WE do it every minute of every day without thinking but it seems many of us may be doing it wrong.

Most of us do too much of our breathing through our mouths, says breath coach and Radio 1 presenter Stuart Sandeman, which activates the 'fight or flight' stress response in the body.

Shock, grief or anger can also cause us to unconsciously hold our breath, says the 37-year-old, whose clients have included Scottish Olympic swimmer Michael Jamieson.

He says diplomats often match breathing patterns when they meet other world leaders to help them get off on the right foot.

The Edinburgh-born former Scottish judo champion was trained by 'Iceman' Wim Hoff, who set the Guinness World Record for farthest swim under ice, with a distance of 57.5 metres (188.6 ft).

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Breathe properly, Hof claims, and oxygen levels in the tissues increase and adrenaline floods the body. Adrenaline is for survival, but he says in this way it is completely controlled and resets it to the "best functionality."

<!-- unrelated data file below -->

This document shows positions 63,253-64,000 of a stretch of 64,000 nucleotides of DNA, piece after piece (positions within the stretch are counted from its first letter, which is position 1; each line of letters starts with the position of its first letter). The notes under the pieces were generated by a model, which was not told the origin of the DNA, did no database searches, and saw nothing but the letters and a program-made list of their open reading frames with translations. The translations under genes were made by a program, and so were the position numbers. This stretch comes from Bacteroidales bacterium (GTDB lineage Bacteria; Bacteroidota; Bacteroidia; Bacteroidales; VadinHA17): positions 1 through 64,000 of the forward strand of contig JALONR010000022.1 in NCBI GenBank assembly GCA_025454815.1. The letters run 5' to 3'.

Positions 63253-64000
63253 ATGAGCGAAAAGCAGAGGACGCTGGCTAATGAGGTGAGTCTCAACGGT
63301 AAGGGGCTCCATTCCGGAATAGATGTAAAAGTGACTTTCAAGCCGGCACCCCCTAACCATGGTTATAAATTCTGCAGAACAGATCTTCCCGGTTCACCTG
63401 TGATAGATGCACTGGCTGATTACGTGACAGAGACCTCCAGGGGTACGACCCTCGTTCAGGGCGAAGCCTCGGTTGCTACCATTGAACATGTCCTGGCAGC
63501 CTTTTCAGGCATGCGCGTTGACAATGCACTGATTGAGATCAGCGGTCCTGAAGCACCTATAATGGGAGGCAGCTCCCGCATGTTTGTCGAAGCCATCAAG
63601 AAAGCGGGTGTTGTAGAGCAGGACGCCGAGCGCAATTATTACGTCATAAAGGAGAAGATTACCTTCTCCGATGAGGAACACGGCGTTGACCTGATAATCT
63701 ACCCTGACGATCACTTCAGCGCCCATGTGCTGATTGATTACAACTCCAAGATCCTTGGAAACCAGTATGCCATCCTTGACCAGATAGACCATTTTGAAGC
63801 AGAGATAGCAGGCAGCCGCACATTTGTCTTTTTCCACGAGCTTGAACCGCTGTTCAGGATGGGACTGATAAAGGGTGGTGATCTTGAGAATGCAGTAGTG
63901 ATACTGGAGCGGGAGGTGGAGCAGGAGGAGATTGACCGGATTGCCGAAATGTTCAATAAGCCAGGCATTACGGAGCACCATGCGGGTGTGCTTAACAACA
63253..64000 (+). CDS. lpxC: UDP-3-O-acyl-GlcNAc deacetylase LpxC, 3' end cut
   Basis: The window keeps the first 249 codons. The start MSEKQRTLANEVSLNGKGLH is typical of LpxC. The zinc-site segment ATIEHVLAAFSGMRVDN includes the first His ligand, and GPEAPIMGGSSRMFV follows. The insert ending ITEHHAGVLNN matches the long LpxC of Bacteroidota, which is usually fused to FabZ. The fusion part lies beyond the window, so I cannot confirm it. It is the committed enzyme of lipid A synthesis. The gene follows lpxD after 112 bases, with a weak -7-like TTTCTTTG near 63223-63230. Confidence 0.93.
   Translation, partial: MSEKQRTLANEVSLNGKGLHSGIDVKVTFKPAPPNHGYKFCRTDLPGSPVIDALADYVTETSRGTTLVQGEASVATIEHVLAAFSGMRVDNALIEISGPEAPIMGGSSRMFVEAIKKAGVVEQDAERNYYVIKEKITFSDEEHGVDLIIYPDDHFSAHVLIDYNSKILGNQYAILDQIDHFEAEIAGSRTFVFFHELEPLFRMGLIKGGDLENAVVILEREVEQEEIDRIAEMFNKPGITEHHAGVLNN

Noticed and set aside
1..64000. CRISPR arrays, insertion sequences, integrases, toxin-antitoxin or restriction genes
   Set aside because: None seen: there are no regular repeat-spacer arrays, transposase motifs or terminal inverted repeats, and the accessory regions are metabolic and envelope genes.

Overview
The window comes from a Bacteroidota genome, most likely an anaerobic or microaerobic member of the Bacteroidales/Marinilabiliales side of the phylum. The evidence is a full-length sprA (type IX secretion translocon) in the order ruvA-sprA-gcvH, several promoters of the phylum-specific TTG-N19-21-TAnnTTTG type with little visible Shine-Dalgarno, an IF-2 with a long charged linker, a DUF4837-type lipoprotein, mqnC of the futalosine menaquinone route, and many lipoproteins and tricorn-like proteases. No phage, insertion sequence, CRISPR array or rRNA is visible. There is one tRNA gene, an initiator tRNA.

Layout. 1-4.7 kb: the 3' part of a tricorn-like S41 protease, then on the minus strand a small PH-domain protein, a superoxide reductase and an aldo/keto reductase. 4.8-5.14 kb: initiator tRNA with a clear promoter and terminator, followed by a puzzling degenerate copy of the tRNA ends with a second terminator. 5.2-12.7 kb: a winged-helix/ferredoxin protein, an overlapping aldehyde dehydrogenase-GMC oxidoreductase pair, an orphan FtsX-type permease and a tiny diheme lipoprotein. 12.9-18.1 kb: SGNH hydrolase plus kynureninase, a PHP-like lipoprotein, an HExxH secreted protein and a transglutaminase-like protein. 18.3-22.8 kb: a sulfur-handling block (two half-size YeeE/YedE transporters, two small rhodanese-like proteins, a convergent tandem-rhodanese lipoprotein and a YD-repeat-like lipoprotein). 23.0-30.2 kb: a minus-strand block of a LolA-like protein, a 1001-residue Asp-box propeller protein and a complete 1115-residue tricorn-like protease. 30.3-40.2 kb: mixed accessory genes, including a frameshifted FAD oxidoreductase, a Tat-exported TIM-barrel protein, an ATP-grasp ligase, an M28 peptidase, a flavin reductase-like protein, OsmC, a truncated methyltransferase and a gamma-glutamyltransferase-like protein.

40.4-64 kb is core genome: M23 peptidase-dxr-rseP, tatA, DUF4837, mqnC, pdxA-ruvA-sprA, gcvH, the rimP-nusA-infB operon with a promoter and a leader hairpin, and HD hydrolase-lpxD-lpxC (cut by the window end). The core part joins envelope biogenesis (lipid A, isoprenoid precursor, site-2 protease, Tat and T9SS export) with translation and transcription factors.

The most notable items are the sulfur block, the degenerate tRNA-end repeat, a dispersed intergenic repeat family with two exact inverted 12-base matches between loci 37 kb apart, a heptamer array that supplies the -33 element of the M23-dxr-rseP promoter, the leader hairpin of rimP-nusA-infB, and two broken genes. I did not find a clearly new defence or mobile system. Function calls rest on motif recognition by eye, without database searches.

Thankfully, his Scottish student has a tool-box of less daunting techniques for the rest of us which aim to boost energy or help calm the mind and release stress.

He says the brain’s stress response system can be ‘hacked’ by changing the breathing pattern and has helped everyone from professional athletes to those recovering from respiratory infections including Covid-19.

Breathpod founder Stuart Sandeman has worked with patients experiencing fatigue and breathlessness after Covid infections

His early morning live-stream practices on Instagram earned him a new legion of followers during lockdown, landing him a Radio 1 show.

After graduating in maths and geography, the 37-year-old worked in finance, negotiating transactions up to $10 million for the US and Asian markets.

He left his high-pressured job to follow a passion for music and after securing a number of record deals, toured the world as an international DJ. This all came to an abrupt halt when his girlfriend was diagnosed with terminal cancer, the first time he says he experienced real stress.